I think I could also be the first speaker in this conversation: "Your dentist's office called." "Oh, why?" "They didn't say." Here, grammatically the referent is neuter; semantically singular and probably identifiable by me as to sex; yet because of the lack of specificity in the referent I might very well be tempted to use "they".
Gary Williams
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The meanings of gender given there owe nothing to any imagined feminist imperialism.

The OED weighs in as follows with regard to the "sex" meaaning of "gender": "In modern (esp. feminist) use, a euphemism for the sex of a human being, often intended to emphasize the social and cultural, as opposed to the biological, distinctions between the sexes."

I didn't know that.
The feminists may have started it, but it caught on.

A lot of the things the feminists tried to suggest in language did not. Fortunately. Some were just plain silly.

Stephen
Lennox Head, Australia
I also want to add a couple of references that ... hertes eache one to his brother their treaspases. (Tyndale, 1526).

Well, yeah; but I think that if these instances reveal anything about God's use of third-person pronouns, it is that ... sex; yet because of the lack of specificity in the referent I might very well be tempted to use "they".

I would agree, because in this instance 'they' represents the entire office, eevn though only one person was spoeaking. Of course, it is possible for one person to place the call, and another person or persons to get on the line later, all of which is behind the 'they'.
The meanings of gender given there owe nothing to any imagined feminist imperialism.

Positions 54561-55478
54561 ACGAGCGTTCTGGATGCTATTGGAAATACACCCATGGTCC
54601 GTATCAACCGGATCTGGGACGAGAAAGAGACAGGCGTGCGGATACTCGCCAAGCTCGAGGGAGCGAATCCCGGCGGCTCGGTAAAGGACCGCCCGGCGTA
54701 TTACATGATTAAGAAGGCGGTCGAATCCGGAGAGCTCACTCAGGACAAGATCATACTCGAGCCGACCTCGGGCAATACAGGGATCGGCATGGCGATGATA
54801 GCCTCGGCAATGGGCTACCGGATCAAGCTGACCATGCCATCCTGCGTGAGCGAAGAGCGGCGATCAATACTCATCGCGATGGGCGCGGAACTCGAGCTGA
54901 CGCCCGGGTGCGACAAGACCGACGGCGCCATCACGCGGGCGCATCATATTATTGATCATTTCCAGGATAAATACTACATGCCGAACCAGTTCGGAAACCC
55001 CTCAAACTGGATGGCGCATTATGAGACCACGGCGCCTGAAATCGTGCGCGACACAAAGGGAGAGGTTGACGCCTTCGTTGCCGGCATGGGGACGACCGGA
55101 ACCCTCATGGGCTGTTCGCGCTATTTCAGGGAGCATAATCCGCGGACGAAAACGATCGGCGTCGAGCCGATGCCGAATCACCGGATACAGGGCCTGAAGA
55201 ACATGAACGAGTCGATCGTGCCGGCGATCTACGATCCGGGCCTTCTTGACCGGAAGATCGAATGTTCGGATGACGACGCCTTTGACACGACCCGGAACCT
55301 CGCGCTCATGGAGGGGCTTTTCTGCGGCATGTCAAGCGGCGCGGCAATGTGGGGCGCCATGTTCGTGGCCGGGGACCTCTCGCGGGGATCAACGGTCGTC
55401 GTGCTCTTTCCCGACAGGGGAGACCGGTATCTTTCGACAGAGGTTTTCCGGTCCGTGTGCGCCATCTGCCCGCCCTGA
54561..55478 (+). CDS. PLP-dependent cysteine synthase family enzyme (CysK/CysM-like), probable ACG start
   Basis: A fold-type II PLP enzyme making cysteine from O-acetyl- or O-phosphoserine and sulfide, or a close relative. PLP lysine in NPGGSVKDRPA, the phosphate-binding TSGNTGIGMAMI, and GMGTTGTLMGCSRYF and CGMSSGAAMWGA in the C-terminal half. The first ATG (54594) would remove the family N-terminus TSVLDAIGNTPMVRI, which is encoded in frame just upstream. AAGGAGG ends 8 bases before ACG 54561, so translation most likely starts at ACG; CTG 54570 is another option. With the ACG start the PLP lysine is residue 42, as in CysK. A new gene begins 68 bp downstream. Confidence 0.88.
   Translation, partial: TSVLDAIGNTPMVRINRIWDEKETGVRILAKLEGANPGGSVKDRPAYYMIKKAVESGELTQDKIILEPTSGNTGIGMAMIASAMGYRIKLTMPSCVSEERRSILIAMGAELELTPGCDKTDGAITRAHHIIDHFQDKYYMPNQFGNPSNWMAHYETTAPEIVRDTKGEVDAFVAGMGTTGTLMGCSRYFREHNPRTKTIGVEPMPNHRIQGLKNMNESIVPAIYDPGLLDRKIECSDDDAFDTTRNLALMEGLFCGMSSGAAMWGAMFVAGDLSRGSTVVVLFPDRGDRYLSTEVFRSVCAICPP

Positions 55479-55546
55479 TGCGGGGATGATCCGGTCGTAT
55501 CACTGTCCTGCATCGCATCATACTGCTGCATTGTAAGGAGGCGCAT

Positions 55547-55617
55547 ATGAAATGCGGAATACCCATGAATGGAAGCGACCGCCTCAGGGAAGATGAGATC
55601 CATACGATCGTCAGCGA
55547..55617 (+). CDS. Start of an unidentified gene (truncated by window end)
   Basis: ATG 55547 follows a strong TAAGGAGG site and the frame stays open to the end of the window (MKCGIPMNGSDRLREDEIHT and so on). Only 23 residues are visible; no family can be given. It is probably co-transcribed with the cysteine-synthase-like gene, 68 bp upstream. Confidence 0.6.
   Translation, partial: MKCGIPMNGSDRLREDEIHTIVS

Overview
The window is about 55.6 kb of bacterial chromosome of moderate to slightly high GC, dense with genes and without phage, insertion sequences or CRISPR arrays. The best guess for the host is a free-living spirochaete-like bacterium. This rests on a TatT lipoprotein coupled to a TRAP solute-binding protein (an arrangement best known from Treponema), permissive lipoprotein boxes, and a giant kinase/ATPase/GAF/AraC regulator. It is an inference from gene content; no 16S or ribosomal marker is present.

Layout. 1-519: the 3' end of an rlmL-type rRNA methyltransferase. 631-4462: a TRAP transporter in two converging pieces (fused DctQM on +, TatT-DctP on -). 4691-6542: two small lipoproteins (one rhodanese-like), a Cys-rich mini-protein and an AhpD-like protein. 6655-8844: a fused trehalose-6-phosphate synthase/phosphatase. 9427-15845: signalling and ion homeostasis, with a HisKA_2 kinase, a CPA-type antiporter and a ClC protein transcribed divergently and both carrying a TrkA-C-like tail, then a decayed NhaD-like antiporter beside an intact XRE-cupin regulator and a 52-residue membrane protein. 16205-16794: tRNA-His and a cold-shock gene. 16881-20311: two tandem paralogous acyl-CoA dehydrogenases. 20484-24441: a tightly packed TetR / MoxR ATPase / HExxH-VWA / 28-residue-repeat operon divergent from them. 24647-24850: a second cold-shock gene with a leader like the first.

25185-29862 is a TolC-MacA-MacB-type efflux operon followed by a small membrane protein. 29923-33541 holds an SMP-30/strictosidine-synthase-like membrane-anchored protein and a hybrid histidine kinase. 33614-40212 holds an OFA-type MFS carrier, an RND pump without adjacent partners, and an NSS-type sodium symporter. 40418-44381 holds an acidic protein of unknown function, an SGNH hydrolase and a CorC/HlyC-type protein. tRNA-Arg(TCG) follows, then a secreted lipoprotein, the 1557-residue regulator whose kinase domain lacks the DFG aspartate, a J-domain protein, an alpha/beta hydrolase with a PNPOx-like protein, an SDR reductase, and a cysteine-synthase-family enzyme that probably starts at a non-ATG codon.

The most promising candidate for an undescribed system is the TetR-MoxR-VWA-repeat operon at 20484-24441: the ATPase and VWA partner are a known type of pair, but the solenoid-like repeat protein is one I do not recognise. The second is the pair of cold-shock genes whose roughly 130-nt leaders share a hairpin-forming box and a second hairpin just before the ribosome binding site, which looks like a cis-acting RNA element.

You poor dupe...

But the real point is that it no longer matters how or why a given usage came to be standard. Once it is, it is. Period. If some day people no longer know that "***" is supposed to mean "stingy," "***" won't mean "stingy" any more, and the fact that this came about because of "***"'s strong resemblance to a racial slur will be of interest but irrelevant to what the word does and does not mean.
A given dictionary may supply some information about how a given usage came about, but etymology cannot trump usage, and what you need from a dictionary is a report on how words are used today. The primary use of the dictionary is to answer the inquiry "What does the word mean?" and meaning is determined by actual usage, so that's what the dictionary is supposed to supply. It may supply more, but all the rest is secondary.
Follow the drift of such words as "nice" and "presently." One can assign causes to the drift, but what ultimately matters is neither the drift nor the cause but the result.
As Humpty Dumpty has been quoted (by Lewis Carroll) as saying, "That's glory for you."

Bob Lieblich
A real knock-down arguer
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Dictionaries list all the meanings used by people, even when they are hopelessly confused. Does it not make more sense to use words to clarify, rather than confuse?

The word "sex" can be confusing too, don't you think?